‘Money buys influence. And this is the worst kind of influence’
The investigation found that four health organizations – all linked to Gates, spent some $10 billion influencing governmental strategies, but “lacked the scrutiny of governments, and fell short of their own goals.”
When the deadly virus was unleashed, first in the neighborhood of the Wuhan Virology lab in China and then around the globe, governments were unprepared. But “four non-governmental global health organizations began making plans for a life-or-death struggle against a virus that would know no boundaries,” the report said.
And that ended up with a “shift in power from the overwhelmed governments to a group of non-governmental organizations.”
The investigation by Politico and the German newspaper WELT said the organizations were identified as the Bill & Melinda Gates Foundation, Gavi, a vaccine promoter Gates helped found, Wellcome Trust, which had worked with Gates, and the Coalition for Epidemic Preparedness Innovations, or CEPI, which Gates had helped create.
Those groups took on roles previously held by governments. They “identified potential vaccine makers and targeted investments in the development of tests, treatments and shots. And they used their clout with the World Health Organization to help create an ambitious worldwide distribution plan for the dissemination of those COVID tools to needy nations, though it would ultimately fail to live up to its original promises.”
The report noted the groups gave $1.4 billion to the World Health Organization, spent $8.3 million lobbying lawmakers and officials, actually employed “representatives from the WHO, but failed to “bridge the equity gap” and left for low-income countries the “worst waves of the pandemic.”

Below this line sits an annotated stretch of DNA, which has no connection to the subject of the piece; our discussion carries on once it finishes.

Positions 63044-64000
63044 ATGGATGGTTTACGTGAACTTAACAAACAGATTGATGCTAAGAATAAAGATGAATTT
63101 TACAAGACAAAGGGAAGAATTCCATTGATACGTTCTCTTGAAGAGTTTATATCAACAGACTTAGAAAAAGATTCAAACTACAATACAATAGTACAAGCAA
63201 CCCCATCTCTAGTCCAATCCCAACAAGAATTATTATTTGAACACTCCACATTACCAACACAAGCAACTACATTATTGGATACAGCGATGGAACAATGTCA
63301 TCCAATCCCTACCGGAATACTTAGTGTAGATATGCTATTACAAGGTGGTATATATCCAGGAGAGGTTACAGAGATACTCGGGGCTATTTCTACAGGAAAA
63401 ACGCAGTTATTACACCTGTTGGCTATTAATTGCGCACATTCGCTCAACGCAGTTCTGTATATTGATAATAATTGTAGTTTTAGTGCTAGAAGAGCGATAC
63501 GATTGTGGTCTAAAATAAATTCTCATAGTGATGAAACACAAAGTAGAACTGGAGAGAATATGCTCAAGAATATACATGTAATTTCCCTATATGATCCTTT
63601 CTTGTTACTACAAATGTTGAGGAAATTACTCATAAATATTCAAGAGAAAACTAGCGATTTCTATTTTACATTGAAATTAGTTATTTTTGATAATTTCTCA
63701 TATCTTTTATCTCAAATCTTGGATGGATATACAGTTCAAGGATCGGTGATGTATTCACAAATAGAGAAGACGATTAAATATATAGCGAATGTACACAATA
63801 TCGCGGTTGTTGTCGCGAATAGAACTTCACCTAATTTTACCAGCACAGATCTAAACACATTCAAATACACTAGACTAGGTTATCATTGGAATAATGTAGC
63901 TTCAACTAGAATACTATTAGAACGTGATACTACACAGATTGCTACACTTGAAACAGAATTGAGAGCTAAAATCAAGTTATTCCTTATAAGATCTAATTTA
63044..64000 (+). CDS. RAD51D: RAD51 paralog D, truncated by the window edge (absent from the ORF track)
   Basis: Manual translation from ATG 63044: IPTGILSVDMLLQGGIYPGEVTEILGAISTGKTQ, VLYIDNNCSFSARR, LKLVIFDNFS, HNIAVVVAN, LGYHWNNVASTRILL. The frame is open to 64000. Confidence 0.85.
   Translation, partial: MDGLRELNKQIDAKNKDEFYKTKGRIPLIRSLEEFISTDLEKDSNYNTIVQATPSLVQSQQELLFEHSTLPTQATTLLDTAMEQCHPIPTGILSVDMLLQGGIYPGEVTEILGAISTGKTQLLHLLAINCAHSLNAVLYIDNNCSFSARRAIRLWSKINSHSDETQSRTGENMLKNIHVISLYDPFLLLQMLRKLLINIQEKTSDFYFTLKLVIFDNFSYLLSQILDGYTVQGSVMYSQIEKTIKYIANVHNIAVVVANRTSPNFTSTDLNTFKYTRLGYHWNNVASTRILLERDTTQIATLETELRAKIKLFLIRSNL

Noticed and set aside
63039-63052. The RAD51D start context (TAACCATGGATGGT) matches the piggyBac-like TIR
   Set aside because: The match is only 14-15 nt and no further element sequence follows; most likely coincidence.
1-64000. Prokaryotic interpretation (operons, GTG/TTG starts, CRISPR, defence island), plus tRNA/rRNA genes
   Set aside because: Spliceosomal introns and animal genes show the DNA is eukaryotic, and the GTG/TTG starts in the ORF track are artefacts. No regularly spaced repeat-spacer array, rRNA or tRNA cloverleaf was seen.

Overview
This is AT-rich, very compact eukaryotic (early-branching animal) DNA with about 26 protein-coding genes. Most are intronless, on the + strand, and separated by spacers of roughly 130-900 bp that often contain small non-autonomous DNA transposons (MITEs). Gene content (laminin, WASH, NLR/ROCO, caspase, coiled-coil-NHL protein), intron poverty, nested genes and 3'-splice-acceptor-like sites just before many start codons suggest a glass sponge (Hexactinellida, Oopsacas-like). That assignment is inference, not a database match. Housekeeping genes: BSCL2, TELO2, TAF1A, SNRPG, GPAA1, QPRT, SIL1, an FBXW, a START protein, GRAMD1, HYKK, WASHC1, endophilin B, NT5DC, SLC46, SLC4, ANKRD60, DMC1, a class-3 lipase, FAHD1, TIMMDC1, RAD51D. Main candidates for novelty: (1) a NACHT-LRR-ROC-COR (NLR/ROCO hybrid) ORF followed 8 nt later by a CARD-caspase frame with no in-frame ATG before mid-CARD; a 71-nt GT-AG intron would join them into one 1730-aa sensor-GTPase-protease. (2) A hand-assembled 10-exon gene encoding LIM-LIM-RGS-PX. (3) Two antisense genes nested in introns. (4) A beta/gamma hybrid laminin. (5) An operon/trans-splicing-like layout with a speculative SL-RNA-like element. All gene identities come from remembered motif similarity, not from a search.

A key fight they won was to protect intellectual property rights to vaccines, and a policy adviser for Doctors Without Borders wondered, “What makes Bill Gates qualified to be giving advice and advising the U.S. government on where they should be putting the tremendous resources?”
One of the results was that American taxpayers turned over millions to the groups, with CEFI being designated for $100 million a year for five years, according to pending legislation.
Politico reported its investigation relied on more than four dozen interviews with U.S. and European officials and global health specialists, and tracked the path on which the response to COVID moved from governments to the private groups.
But, Politico said, “Now, critics are raising significant questions about the equity and effectiveness of the group’s response to the pandemic — and the serious limitations of outsourcing the pandemic response to unelected, privately-funded groups.”
“I think we should be deeply concerned,” Lawrence Gostin, a Georgetown University professor who specializes in public-health law, said in the report. “Putting it in a very crass way, money buys influence. And this is the worst kind of influence. Not just because it’s money — although that’s important, because money shouldn’t dictate policy — but also, because it’s preferential access, behind closed doors.”
Evidence of that comes in the form of the $1.4 billion the four organizations handed the WHO during the pandemic, obtaining influence over the eventual program called Access to COVID-19 Tools Accelerator.
That was the structure that delivered only 16% of the diagnostics tests it promised to deliver, and only 15% of the two billion vaccine doses it promised.
Further, the investigation revealed the very structure set up for those processes “diminished accountability.”
The 20,000-plus word report was divided into four chapters for distribution.